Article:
Tami Kopischke Smith (Ph.D. in educational psychology, University of Virginia) is an Associate Professor in Goucher College’s Education Department. Her recent research on data-based decision making has focused on the ways in which teachers use multiple sources of data to inform instruction, how these practices are supported by district resources and structures, and which practices may contribute to improved student achievement in Title I schools. Previously, she was the Education Research Program Manager at the University of Maryland’s Center for Quality and Productivity where she worked with nine Maryland School District Superintendents. Her research (funded by the U.S. Department of Education) on the proficiency of their district- and school-level integrated management systems was used to provide recommendations to the districts and compared with student achievement outcomes and organizational values. As a teacher-researcher she has also studied the ways in which undergraduate student gain intercultural awareness and skills through campus life, course work, community-based learning, and study abroad experiences.

Marc L. Stein (PhD, Leadership and Policy Studies, Vanderbilt University) is an Associate Professor in the School of Education at the Johns Hopkins University. Dr. Stein is also an Affiliated Researcher with the Baltimore Education Research Consortium (BERC) and a Faculty Affiliate with the Center for Social Organization of Schools (CSOS). Dr. Stein has conducted quasi-experimental and mixed-methods research on school choice that has investigated the instructional conditions of charter public schools, parent involvement in charter public schools, and the effect of choice on student sorting by race and academic achievement. Other areas of research interest include neighborhood and school effects on student academic achievement, chronic absenteeism, and summer learning loss. Currently Stein is working on an Institute of Education Sciences (IES) funded randomized control trial that is investigating the efficacy of a ninth grade Early Warning Indicator intervention in sample of high schools in a southern state, projects investigating summer learning loss in Baltimore City and a project investigating the relationship between commuting to school using public transportation and student tardiness and absenteeism.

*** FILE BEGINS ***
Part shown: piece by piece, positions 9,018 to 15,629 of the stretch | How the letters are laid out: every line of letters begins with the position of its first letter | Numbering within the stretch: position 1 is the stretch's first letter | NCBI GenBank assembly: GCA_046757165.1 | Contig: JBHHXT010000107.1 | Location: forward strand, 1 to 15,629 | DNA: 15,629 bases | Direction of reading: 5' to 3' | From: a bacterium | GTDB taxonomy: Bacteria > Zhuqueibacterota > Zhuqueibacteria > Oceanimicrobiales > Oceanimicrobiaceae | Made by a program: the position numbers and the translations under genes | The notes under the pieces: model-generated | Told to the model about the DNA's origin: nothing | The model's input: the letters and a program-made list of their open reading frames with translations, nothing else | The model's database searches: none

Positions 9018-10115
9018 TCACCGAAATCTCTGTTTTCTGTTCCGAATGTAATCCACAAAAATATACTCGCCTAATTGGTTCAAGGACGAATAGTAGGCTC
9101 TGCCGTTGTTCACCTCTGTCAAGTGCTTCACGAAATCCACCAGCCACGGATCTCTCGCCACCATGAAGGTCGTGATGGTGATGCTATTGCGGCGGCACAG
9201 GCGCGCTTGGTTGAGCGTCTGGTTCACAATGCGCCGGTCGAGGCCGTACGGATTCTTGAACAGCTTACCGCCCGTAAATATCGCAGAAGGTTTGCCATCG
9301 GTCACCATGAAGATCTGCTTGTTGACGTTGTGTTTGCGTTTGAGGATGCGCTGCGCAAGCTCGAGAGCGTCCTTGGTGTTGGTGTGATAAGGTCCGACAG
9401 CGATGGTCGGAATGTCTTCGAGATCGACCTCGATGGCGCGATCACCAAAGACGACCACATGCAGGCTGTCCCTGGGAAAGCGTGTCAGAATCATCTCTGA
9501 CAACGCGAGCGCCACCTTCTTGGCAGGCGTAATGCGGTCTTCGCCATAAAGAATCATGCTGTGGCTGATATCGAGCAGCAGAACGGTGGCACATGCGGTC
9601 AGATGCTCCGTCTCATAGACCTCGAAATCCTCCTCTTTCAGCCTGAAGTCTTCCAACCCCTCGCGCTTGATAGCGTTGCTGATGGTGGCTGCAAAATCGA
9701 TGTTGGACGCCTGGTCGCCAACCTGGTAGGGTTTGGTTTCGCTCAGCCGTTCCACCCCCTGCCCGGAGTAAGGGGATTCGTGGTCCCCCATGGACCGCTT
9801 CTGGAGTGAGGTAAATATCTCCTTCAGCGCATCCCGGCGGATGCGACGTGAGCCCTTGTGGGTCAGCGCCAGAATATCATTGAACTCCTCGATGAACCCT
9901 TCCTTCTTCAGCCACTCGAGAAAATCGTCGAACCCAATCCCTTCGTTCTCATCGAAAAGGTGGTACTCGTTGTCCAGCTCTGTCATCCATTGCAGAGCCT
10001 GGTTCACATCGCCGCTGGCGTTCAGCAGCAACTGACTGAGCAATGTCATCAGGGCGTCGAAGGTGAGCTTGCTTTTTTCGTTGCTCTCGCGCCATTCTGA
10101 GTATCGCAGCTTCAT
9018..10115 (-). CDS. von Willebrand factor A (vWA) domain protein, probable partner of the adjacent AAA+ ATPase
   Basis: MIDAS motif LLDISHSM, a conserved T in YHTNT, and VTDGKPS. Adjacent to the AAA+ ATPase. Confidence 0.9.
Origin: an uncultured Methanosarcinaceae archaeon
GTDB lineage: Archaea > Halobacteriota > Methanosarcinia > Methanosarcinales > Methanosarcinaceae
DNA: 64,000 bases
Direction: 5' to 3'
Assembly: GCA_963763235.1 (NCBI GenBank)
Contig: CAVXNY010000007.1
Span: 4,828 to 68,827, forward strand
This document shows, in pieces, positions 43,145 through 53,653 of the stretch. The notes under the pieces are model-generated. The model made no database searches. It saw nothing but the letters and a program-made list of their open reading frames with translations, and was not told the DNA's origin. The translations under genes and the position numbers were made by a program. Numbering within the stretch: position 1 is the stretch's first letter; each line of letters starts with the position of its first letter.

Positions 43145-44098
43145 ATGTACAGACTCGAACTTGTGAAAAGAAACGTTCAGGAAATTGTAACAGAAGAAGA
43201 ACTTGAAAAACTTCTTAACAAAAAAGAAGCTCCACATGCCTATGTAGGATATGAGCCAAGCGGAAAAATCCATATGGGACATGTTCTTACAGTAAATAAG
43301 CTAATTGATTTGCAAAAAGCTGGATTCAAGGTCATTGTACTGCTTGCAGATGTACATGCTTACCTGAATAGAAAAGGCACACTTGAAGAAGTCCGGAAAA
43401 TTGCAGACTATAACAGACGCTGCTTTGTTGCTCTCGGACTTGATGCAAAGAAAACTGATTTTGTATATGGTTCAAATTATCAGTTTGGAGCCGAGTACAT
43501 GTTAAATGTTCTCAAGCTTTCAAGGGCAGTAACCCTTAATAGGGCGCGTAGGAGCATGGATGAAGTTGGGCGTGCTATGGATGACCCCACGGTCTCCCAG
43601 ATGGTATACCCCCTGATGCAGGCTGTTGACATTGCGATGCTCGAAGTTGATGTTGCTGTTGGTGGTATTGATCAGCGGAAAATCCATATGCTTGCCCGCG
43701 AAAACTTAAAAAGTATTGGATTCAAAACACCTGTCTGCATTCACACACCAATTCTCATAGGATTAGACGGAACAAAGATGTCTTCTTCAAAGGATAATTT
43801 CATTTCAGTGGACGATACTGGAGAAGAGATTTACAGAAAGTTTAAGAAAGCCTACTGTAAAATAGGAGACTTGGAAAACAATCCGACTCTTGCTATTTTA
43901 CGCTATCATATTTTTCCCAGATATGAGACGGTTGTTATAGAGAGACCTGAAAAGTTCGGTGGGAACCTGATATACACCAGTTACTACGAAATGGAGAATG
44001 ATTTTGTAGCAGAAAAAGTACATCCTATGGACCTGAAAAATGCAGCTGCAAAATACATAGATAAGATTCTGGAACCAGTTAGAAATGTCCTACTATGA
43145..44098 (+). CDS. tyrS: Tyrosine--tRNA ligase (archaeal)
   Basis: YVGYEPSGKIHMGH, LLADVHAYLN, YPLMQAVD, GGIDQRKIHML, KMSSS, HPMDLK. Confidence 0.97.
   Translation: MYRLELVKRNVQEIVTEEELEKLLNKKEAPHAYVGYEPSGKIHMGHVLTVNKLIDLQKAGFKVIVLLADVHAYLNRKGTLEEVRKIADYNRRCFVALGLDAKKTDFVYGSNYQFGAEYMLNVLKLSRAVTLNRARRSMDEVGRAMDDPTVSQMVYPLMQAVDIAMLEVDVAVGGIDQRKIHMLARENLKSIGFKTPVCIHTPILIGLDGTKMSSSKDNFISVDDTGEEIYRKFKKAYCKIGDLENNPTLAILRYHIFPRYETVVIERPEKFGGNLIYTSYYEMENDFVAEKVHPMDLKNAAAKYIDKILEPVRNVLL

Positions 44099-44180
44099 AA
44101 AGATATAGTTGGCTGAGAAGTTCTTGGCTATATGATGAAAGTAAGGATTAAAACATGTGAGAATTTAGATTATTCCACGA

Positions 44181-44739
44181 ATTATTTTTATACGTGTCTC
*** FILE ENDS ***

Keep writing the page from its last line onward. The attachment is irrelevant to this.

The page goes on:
Laura Owen (Ph.D., Counselor Education and Supervision, Oregon State University) is an Assistant Professor in the School of Education at Johns Hopkins University.  Prior to finishing her Ph.D. (2012), Laura was a high school counselor, district school counseling supervisor, and a writer and co-principal investigator on two US Department of Education Elementary and Secondary School Counseling grants.  Laura’s dissertation (funded by the Gates Foundation) was a joint project with Stanford and Harvard Universities and looked at the U.S. Department of Education FAFSA Completion Pilot Project to examine the influence of school counselor outreach on FAFSA completion and college enrollment.  In 2012, she worked with several large urban school districts across the US to evaluate the impact of individualized outreach from professional school counseling staff (who offered support on summer-specific college-going tasks) on student’s on time college matriculation.  Her current research looks at the influence of customized and personalized text messages on FAFSA completion and college enrollment decisions. She is a passionate advocate for increasing equity and access for all students and is a sought after speaker for regional and national school counseling groups. Laura is the current president of the Maryland School Counselor Association and serves as a reviewer for the American School Counselor Association Recognized ASCA Model Program (RAMP) awards.